Joao Otero (1), Francesco Regazzoni (2), and Marcello Lajolo (1) (1) NEC Laboratories America, Princeton, NJ, USA. (2) ALaRI - University of Lugano, Lugano, Switzerland.
We present a methodology that allows the rapid creation of application models from bandwidth aware core graphs that are available in the literature for a wide range of applications and we discuss their applicability to the rapid exploration of multiple Networks on Chip (NoCs) layout organizations. In a bandwidth aware core graph, each node represents a core and the numbers on the edges represent the bandwidth requirements between cores. We describe core graphs in a UML object model diagram and we then have an automatic code generation tool which produces a SystemC description whose behavior results in a packet generation on every output connection that respects the bandwidth requirements specified in the core graph. We can then rapidly derive a NoC mapping in which a specific floorplan of the cores can be evaluated and compared with alternate floorplan options for rapid design space exploration.
With the ever advancement in semiconductor technology, designers are now able to integrate an entire system onto a single chip, known as system-on-a-chip (SoC). To meet stringent timeto-market requirements, the development of SoC devices is based on the design reuse philosophy, i.e., they are created by combining tens or even hundreds of predesigned IP cores and custom userdefined logic (UDL) together. Most existing SoCs utilize on-chip buses to connect these IP cores in a plug-and-play fashion that mimics off-chip board-based systems. However, it is well known that on-chip buses do not scale well with the shrinking technology feature size, in terms of both operational speed and power dissipation. Therefore, the concept of Network-on-Chip NoC  was proposed recently and it is regarded as the most promising solution for the future on-chip communication scheme in giga-scale SoCs.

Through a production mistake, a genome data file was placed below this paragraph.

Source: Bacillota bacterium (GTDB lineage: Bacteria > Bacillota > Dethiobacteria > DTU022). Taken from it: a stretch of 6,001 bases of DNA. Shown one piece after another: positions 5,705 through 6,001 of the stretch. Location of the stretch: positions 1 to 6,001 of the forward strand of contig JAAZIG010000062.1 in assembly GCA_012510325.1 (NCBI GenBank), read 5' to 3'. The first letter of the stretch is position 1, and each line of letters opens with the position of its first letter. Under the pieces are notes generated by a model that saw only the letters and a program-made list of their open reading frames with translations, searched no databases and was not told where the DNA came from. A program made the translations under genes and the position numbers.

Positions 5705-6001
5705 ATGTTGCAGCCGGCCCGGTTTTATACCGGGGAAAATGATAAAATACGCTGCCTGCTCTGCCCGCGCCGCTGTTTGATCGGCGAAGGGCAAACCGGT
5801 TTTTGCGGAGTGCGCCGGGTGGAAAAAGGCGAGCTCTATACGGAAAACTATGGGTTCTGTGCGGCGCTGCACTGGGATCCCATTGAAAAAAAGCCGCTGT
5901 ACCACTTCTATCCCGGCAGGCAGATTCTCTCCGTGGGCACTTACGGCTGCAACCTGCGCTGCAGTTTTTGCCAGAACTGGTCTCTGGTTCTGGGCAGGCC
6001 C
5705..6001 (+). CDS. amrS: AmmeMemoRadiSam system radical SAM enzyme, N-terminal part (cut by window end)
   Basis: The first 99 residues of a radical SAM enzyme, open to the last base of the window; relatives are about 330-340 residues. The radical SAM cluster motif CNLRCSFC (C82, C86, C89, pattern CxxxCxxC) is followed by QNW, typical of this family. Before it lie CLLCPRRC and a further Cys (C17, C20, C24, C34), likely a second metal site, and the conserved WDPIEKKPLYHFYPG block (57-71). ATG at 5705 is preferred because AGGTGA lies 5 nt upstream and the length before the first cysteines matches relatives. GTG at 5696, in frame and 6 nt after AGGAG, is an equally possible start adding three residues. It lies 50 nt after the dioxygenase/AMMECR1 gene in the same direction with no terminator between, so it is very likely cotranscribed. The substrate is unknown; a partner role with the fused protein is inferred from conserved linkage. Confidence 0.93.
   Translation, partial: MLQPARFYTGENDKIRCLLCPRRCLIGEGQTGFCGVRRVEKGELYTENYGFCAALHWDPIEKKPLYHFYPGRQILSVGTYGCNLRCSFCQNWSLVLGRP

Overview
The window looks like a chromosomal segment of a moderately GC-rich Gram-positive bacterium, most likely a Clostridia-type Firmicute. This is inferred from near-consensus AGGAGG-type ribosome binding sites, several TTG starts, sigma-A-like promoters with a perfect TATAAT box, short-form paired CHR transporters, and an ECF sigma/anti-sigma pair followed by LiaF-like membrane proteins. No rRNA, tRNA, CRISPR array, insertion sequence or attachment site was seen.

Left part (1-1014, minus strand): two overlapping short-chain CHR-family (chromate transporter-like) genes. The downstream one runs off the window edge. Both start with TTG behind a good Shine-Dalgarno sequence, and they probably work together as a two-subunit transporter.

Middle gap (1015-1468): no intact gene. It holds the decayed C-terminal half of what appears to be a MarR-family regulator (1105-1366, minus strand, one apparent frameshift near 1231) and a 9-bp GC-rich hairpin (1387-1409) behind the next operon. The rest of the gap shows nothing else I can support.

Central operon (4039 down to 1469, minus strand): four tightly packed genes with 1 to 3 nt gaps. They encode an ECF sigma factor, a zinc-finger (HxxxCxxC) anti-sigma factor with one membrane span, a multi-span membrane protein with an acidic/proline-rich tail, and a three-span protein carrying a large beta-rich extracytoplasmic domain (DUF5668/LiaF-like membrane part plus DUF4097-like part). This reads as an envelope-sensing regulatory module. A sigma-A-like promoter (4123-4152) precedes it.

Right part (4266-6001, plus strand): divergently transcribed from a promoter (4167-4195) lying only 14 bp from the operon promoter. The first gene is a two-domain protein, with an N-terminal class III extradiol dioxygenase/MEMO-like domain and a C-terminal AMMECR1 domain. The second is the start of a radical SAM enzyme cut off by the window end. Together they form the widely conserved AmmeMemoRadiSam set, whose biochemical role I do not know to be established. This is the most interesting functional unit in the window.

Simulating NoCs is quite a challenge since NoCs comprise many processing units connected through a complex communication infrastructure. Cycle-accurate simulation similar to what has been practiced for low complexity SoCs with one processing unit where an ISS (Instruction Set Simulator) was used does not work for several reasons: a) whereas in a single-processing-unit SoC there is one master only, the ISS resembling that processing could be used to simulate the whole system. Not so in a complex NoC where there are many (even heterogeneous) processing units. Here, a communication-centric simulation approach is needed (i.e. one that simulates the whole system from the point of the view of the communication infrastructure); b) the sheer complexity might prohibit cycle-accurate simulation. New simulation strategies and abstraction models are needed. Cycle-approximate simulation strategies represent efforts to simulate with a sufficient degree of accuracy and with much higher simulation speeds than ordinary cycleaccurate simulators. On the other side, cycle-approximate certainly does not mean pure statistical simulation. Here it should be noted that communication network designers generally assume that sources on the network are independent and uncorrelated. However, the sources connected to a NoC are likely to be highly correlated. SoCs often process streaming data from one or a few sources. The various processing elements on the chip pass data related to that stream. A stream period defines a basic heartbeat for the NoC. Data derived from that stream may be highly periodic or less so, depending on the processing done on it, but they are all likely to reflect the system heartbeat to some extent. Data presented to an NoC is also less likely to fit the traditional Poisson distribution used in communication networks. So, simulation for NoCs offers plenty of challenges.